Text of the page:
Hello and a very warm welcome to our 6th blog. Now 17 weeks into lockdown (some 119 days – not that I am counting),  there is a further easing of lockdown and a new different normality emerging. 

Continuing with my theme of introducing key innovation assets within Glasgow City Innovation District, this week’s spotlight is on the Technology & Innovation Centre (TIC)

The University of Strathclyde prides itself on being “the place of useful learning”, is the anchor institution within Glasgow City Innovation District and the development of TIC takes the university and its outreach into industry onto a whole different level. 

Technology and Innovation Centre reception area

Six years ago, the University of Strathclyde opened the doors of this flagship building some 26,000-metre square, 9 stories high with 105 labs and 750 desks.   This building was designed to revolutionise how industry and academia collaborate, innovate and work together.  Initially based around a number of key themes (energy, health, future cities and manufacturing), university departments, academic researchers as well as external companies work together on issues and problems - finding solutions to challenges that matter in areas of economic importance.

To children of the 70’s, this building could best be described as today’s equivalent of Tomorrow’s World.  Futuristic but practical solutions to problems.  Collaboration and innovation are very much at its heart.

As well as hosting university departments, the building is also home to a number of external companies, some of these named below :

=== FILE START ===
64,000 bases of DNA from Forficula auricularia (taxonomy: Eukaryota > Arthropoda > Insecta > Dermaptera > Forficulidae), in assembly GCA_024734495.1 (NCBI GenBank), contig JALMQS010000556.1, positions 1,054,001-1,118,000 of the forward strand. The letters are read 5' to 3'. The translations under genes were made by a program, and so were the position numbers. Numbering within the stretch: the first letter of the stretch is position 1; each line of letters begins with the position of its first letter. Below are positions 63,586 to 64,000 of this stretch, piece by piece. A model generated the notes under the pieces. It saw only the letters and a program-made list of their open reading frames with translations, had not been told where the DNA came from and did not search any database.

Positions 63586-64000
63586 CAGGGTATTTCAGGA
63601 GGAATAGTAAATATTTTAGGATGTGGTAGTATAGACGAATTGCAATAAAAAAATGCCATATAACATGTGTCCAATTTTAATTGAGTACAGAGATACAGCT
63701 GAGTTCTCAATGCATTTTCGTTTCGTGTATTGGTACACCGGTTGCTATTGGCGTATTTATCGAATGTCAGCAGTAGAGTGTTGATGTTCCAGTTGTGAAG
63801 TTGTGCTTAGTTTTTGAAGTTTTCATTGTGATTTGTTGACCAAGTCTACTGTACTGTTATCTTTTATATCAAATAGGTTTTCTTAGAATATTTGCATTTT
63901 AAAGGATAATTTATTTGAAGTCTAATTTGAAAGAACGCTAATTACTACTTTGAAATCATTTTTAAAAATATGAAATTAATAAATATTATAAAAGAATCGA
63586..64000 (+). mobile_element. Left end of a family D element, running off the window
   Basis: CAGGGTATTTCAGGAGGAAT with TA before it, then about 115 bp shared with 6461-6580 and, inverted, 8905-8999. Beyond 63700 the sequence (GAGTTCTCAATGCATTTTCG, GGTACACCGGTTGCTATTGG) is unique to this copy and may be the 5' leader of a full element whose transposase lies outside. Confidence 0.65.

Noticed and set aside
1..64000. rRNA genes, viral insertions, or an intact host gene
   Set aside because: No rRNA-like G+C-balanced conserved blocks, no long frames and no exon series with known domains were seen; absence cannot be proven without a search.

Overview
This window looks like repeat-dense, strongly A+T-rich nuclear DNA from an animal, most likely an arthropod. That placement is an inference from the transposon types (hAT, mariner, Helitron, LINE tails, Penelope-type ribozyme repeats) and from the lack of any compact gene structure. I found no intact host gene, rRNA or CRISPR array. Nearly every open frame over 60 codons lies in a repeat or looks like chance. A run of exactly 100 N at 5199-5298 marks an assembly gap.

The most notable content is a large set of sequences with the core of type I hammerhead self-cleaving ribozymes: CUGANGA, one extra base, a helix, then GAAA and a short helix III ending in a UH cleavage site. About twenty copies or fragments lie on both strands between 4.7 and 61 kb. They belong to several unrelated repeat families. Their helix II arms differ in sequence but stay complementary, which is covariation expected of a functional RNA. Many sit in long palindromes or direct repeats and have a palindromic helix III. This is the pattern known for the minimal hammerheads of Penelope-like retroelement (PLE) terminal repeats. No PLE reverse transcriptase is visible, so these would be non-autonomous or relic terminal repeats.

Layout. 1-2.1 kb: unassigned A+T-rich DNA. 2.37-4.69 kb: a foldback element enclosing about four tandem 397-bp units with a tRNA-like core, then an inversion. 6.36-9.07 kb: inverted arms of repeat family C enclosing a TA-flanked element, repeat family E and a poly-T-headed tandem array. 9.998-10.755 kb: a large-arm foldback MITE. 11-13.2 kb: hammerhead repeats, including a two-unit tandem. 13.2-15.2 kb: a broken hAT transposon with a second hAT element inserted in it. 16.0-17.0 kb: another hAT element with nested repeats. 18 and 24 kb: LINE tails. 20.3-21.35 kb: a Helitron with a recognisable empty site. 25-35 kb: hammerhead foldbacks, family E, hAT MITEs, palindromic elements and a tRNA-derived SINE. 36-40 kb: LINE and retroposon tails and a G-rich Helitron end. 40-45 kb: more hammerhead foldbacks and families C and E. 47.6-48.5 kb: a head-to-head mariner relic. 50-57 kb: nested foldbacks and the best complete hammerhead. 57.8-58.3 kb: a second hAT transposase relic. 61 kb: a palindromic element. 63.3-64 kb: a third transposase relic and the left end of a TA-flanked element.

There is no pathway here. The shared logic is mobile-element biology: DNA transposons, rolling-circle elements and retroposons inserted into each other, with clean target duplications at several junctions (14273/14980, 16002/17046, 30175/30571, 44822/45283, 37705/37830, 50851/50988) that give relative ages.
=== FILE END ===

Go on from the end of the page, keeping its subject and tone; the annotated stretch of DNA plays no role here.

Lab inside TIC

Companies have been able to take space within TIC, in the adjacent Inovo building or co-locate in neighbouring premises and take advantage of the research capabilities available to them within TIC. 

Research projects undertaken include:

  • replicating the national grid
  • working with major pharmaceutical companies looking at refining and bettering the various stages of drug manufacture
  • the development of drones
  • designing robots that go where humans cannot go

There have been many success stories over the past five years including the spin outs of Dxcover and Screen in 3D.  Dxcover has devised a revolutionary blood serum test for the early detection of brain cancer as well as other diseases.  While Screen in 3D is using precision medicine to develop a lab-on-a-chip platform, designed to make the treatments of cancer more precise.

No mean feat in five years.

Such has been the success of TIC, the university is in the process of designing another building to complement the activities currently taking place within TIC.

We look forward to learning more about the exciting developments, solutions and spin-outs emerging from TIC – as well as watching the development of the next building.